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Mississippi Reads One Book: Parents’ Role in Children’s Literacy

Mississippi Reads One Book: Parents’ Role in Children’s Literacy
By Caitlin Bonner

Parents are their children’s first educators, teaching them how to walk, how to talk, and how to recognize letters and numbers. While the role is passed on to elementary school teachers when children enter grade school, the role of parents in their education never ends.

“Read to Them” is a nonprofit organization whose mission is to create a culture of literacy in every home. Their data shows the incredible impact of family in children’s development of reading skills. When parents read aloud to their children at home, they are improving their children’s listening comprehension, increasing their vocabulary, and creating a positive mindset that kids will associate with reading.

No matter what topics children choose to study, career paths they take, or passions they find, the ability to read is critical to their success. Yet, millions of kids in the U.S. struggle to read at their own grade level. In Mississippi, 73% of fourth grade students read below their grade level. A mere five years into grade school these children are already falling behind.

Angela Rutherford, director of the Mississippi Campaign for Grade-Level Reading, wants to change these statistics. While scrolling through Twitter, she came upon Kathryn Starke’s feed. She was inspired by Starke’s book, Tackle Reading, and the national literacy initiative based on the book. Knowing how Mississippi loves college football, she reached out to Starke to discuss how to better combat Mississippi’s illiteracy rates.

Starke’s mission to include parents in the process of developing reading skills is augmented through her work with Read to Them. Starke connected Rutherford with Read to Them to brainstorm how the state of Mississippi could create its own community of readers. The result is “Mississippi Reads One Book,” a program patterned after the success of Read to Them programs like “Virginia Reads One Book,” which began in March 2017 and celebrates national Reading Month and Tackle Reading day.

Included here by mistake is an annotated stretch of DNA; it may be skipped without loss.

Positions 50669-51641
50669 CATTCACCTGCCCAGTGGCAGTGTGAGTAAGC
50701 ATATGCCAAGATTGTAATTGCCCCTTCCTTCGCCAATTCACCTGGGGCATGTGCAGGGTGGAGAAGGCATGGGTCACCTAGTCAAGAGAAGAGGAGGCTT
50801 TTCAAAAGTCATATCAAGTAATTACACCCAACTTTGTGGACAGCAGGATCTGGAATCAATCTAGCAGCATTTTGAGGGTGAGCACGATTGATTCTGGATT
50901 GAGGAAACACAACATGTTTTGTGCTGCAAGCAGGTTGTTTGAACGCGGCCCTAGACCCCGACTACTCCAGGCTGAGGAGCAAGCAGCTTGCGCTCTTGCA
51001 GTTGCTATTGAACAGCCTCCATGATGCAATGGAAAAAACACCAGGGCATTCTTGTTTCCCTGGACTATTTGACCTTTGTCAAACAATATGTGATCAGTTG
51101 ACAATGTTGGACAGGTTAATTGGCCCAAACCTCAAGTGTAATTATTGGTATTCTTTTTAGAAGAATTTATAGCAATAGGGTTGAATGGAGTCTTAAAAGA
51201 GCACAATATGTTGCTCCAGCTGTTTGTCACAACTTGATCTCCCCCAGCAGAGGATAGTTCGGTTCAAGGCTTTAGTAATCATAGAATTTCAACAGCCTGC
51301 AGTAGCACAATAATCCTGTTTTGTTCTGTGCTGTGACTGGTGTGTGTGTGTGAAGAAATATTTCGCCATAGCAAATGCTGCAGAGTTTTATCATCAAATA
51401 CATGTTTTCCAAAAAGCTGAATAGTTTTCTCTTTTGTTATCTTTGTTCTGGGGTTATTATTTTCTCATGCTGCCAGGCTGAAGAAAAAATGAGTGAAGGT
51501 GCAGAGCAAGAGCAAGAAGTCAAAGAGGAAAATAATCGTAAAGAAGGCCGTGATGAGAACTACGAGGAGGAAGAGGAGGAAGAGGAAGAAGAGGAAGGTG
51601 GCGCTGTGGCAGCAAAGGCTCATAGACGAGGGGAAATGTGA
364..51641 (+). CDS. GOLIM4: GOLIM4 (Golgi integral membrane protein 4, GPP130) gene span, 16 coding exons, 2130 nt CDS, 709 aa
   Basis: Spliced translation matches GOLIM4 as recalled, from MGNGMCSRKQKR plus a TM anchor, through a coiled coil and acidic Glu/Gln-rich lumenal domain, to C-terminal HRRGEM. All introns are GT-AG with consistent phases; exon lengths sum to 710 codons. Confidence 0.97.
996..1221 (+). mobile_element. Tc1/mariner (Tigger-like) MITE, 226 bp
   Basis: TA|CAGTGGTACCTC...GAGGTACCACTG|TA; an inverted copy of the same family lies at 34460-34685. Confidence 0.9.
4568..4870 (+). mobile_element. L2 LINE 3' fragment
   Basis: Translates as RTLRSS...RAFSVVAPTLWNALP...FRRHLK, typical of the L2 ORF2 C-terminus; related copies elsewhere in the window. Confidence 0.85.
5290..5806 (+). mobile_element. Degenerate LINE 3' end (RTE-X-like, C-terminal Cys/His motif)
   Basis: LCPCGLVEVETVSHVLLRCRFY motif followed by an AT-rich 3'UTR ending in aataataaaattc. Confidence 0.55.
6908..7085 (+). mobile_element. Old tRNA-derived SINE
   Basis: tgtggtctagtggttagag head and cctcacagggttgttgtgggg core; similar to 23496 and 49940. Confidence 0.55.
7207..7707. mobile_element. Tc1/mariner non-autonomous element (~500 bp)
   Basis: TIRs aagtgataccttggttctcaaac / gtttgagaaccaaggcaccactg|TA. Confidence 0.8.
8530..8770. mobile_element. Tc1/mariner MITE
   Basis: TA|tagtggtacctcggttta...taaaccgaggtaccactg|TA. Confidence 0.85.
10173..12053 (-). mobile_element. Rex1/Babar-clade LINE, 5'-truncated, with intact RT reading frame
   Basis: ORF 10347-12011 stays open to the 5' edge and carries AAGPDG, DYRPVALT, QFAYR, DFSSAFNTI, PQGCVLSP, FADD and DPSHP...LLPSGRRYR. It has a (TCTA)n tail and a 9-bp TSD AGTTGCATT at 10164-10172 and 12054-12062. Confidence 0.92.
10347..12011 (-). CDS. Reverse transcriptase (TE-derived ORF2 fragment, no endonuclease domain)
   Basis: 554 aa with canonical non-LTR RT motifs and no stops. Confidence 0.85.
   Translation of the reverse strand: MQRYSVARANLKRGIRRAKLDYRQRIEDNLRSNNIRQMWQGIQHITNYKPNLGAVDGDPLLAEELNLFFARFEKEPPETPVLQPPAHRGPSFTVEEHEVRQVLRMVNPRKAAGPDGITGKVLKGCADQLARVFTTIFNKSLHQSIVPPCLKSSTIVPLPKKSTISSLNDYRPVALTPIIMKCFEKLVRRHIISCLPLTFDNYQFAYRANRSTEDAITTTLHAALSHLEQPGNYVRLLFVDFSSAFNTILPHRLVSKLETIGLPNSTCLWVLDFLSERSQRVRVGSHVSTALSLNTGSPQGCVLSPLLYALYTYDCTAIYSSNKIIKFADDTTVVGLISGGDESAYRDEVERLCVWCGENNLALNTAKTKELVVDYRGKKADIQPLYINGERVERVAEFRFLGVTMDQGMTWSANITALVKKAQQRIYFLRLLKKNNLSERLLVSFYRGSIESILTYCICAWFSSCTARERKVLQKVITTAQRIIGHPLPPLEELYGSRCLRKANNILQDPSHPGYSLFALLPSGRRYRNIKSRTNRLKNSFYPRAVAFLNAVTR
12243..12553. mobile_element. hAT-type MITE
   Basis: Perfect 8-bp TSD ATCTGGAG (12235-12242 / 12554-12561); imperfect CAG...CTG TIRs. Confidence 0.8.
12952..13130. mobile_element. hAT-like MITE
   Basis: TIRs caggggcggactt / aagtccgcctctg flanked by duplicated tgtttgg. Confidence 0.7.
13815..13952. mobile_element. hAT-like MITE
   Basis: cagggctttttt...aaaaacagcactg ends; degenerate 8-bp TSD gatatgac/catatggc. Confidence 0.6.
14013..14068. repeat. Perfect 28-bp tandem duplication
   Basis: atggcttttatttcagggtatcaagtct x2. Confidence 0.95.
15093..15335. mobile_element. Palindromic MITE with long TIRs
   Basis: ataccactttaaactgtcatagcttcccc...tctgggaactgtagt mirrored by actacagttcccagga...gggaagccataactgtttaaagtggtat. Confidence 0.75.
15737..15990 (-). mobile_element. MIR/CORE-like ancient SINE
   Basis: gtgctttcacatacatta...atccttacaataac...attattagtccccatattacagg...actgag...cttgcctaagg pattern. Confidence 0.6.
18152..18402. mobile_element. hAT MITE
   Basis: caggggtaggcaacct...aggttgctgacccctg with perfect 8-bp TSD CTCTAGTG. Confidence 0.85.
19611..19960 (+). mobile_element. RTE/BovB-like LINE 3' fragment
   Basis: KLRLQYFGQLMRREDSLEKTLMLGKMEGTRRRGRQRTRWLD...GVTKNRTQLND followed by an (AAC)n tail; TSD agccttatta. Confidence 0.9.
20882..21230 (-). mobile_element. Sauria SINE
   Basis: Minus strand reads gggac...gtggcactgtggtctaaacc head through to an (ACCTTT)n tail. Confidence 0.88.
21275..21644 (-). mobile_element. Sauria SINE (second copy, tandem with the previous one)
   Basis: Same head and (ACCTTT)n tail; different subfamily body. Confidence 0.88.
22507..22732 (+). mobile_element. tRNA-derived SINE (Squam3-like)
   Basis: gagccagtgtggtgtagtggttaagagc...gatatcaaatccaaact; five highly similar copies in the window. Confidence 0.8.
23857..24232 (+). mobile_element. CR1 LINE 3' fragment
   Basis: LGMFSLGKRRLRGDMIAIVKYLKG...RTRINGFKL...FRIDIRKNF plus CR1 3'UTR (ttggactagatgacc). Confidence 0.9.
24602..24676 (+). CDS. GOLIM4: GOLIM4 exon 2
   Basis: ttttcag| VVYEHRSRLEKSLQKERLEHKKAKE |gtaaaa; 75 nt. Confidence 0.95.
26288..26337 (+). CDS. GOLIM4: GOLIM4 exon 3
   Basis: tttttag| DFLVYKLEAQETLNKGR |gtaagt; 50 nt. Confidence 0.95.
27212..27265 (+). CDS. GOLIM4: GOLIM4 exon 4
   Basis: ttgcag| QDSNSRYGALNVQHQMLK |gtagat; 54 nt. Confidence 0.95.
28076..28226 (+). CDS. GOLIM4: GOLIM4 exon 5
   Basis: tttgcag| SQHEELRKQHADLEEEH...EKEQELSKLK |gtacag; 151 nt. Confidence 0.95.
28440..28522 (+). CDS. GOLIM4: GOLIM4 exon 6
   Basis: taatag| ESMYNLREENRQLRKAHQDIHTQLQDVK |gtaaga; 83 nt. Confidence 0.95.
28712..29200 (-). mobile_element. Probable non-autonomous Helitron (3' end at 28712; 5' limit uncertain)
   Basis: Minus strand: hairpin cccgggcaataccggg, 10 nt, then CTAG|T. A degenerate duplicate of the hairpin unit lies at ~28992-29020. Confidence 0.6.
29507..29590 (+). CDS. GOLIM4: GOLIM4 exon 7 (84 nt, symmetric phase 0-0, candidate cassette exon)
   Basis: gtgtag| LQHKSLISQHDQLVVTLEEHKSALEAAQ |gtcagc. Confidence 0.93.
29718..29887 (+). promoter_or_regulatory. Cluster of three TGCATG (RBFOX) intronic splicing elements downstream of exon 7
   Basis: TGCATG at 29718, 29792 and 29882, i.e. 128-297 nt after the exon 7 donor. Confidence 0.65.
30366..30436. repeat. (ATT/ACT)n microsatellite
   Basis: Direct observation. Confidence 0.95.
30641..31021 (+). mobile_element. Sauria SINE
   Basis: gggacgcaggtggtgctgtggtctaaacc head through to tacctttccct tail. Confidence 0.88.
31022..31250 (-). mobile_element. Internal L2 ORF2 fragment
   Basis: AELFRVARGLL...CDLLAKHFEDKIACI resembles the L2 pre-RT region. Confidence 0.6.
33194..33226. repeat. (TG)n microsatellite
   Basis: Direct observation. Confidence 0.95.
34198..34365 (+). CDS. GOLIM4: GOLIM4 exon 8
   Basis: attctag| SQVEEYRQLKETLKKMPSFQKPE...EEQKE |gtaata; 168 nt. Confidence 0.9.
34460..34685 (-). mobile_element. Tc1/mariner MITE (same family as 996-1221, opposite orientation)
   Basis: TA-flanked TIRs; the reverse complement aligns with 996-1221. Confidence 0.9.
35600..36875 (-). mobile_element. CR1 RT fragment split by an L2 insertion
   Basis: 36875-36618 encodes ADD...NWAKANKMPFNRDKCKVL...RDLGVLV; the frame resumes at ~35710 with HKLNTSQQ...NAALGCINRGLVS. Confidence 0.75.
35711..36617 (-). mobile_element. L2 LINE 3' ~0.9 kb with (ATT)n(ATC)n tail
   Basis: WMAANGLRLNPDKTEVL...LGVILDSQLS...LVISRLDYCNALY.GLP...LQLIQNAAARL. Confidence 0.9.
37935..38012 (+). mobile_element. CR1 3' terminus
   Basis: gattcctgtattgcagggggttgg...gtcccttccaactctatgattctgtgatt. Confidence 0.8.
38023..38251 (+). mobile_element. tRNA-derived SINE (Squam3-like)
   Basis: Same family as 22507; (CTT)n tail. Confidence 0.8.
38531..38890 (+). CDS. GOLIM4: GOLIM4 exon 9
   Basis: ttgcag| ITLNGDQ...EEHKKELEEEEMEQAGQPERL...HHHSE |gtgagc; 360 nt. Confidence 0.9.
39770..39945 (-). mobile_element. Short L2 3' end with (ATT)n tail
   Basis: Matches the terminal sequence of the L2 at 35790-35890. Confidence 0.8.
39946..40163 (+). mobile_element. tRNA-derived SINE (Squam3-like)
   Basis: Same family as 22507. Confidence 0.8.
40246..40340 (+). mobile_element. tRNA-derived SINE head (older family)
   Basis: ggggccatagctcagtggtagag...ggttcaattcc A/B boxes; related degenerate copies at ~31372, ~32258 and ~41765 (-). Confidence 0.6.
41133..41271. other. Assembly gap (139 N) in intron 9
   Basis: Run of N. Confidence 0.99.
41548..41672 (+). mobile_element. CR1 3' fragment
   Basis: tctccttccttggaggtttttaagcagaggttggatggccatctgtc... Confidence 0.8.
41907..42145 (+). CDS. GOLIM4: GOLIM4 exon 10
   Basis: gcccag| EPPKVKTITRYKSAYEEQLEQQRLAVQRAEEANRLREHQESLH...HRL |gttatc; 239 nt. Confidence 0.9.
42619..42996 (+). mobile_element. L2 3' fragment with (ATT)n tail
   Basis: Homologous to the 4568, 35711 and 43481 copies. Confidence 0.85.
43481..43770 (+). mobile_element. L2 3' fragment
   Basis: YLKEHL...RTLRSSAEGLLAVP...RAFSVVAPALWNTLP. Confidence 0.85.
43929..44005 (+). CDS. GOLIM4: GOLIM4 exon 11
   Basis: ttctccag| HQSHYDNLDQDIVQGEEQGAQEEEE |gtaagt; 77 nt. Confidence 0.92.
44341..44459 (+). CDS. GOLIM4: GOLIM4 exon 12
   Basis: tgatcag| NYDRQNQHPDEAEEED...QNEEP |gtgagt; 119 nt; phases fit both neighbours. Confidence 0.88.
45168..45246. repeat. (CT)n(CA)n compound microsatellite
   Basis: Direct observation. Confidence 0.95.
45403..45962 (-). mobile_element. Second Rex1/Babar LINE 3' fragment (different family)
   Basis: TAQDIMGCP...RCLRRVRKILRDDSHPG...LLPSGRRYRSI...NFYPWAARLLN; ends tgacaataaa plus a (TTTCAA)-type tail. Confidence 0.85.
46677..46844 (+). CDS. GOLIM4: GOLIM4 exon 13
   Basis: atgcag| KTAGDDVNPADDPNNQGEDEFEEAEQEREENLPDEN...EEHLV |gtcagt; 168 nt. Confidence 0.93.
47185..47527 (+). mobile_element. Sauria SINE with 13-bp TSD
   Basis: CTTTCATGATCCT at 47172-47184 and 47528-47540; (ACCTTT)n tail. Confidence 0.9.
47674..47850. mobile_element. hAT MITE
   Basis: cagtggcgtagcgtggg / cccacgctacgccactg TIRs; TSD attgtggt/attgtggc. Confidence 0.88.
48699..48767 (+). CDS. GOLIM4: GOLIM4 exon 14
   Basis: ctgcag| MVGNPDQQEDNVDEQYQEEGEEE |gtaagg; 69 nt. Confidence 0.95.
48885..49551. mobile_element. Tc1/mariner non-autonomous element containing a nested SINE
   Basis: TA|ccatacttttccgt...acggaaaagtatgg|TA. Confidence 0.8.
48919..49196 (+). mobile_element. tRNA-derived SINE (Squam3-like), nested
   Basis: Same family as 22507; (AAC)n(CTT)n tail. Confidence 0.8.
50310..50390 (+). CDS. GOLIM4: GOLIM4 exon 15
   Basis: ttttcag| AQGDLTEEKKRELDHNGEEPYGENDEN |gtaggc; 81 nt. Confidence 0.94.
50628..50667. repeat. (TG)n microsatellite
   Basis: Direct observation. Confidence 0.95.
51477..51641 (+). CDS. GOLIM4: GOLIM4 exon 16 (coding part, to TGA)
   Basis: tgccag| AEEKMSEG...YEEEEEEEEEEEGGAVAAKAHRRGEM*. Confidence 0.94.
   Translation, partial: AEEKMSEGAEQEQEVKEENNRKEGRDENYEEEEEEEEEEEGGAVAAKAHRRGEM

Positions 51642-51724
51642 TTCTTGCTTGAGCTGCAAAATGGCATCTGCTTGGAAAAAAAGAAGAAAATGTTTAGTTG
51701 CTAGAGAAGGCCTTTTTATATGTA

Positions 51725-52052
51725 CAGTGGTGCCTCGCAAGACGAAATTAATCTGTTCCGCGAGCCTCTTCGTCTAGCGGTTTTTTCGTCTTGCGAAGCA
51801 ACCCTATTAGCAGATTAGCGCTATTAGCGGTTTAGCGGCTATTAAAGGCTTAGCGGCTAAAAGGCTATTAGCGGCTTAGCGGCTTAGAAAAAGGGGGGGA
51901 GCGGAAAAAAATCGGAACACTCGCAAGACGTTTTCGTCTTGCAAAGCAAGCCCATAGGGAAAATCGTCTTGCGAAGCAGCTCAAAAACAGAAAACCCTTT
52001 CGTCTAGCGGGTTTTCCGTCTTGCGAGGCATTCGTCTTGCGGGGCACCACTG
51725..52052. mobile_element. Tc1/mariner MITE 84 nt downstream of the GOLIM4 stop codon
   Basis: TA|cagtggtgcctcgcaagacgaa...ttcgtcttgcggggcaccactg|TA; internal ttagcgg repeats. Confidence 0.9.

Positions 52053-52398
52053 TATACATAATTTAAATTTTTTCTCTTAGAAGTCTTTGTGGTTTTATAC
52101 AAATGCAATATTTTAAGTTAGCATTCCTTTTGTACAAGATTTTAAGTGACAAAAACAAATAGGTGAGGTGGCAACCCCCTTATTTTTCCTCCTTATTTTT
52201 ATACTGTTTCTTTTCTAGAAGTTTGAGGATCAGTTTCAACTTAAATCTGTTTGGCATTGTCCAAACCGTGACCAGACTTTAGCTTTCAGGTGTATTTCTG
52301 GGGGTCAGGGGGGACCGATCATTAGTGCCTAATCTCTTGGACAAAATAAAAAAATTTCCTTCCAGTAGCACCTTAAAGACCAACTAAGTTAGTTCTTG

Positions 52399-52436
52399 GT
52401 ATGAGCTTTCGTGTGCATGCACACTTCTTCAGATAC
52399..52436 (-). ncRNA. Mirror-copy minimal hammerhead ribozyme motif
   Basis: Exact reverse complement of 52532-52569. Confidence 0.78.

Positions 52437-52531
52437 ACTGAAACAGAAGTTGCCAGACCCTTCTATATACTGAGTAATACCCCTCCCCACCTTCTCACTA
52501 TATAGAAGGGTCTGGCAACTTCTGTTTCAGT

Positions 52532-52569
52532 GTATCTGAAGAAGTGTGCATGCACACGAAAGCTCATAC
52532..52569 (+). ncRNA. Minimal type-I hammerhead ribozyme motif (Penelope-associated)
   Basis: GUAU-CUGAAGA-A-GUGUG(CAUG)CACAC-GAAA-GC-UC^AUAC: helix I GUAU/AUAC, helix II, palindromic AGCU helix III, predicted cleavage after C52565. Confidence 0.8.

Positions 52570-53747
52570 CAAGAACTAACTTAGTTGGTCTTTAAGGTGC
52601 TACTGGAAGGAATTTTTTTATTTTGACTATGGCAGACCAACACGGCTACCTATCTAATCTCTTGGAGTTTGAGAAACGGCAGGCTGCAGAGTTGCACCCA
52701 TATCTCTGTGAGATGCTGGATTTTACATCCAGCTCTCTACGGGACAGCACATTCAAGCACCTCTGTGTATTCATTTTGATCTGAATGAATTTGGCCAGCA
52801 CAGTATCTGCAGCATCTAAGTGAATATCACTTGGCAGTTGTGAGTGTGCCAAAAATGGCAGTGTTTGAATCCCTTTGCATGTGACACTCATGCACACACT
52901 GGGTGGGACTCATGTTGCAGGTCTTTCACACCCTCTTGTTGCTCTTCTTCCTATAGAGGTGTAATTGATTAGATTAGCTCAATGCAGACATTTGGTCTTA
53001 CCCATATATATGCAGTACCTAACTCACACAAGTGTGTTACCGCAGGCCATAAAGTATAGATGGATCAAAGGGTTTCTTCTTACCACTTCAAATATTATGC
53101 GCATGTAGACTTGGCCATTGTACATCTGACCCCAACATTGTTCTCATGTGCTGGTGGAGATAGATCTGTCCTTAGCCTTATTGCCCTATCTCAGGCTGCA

“Mississippi Reads One Book” creates a statewide conversation among students and teachers and, critically, parents. Through the strategy and resources from Read to Them, students will take their books home and engage their parents in reading together. As Mississippi parents read with their kids, they will help their students develop the reading skills that will benefit them the rest of their lives.

As the Director of Programs of “Read to Them”, Bruce Coffey explains, “The secret sauce of family literacy is to create a symbiosis between home and school. When students see their book being read and shared and discussed at home and at school, they are surrounded by the culture of literacy.” Beginning in October 2019, every school community in Mississippi is invited to create that culture by reading The World According to Humphrey together.

As the first installment of “Mississippi Reads One Book” approaches, Angela Rutherford is confident in the results it will have for the students of Mississippi: “Our focus is on ensuring that all children will read on grade-level by the end of third grade. That’s why the Mississippi Campaign for Grade Level Reading believes that “Mississippi Reads One Book” is a fantastically structured opportunity for families across Mississippi to engage in reading together. Even more, for students to receive a book of their own.”

The idea of a celebrity reader has proven to be a major draw for the One State, One Book programs including NFL coaches and athletes, city mayors, and school superintendents. Hosts of HGTV’s “Home Town,” Erin and Ben Napier, will be celebrity readers for the first year of “Mississippi Reads One Book”.

“For our daughter Helen books are a constant. We read to her every day; it’s our special ritual, in the morning, the afternoon, and at the end of the day. She has her own shelf of books and knows the names and covers of all her favorites well. Reading is such a gift to children that shows them how big the world is.”

Helen Napier’s shelf of books exemplifies a culture of literacy. The aim of “Mississippi Reads One Book” is to provide that same culture of literacy to every child in Mississippi.


Caitlin is a rising senior at the University of Richmond studying journalism and world politics and diplomacy. Caitlin is a PR and writing intern at Creative Minds Publications, LLC.

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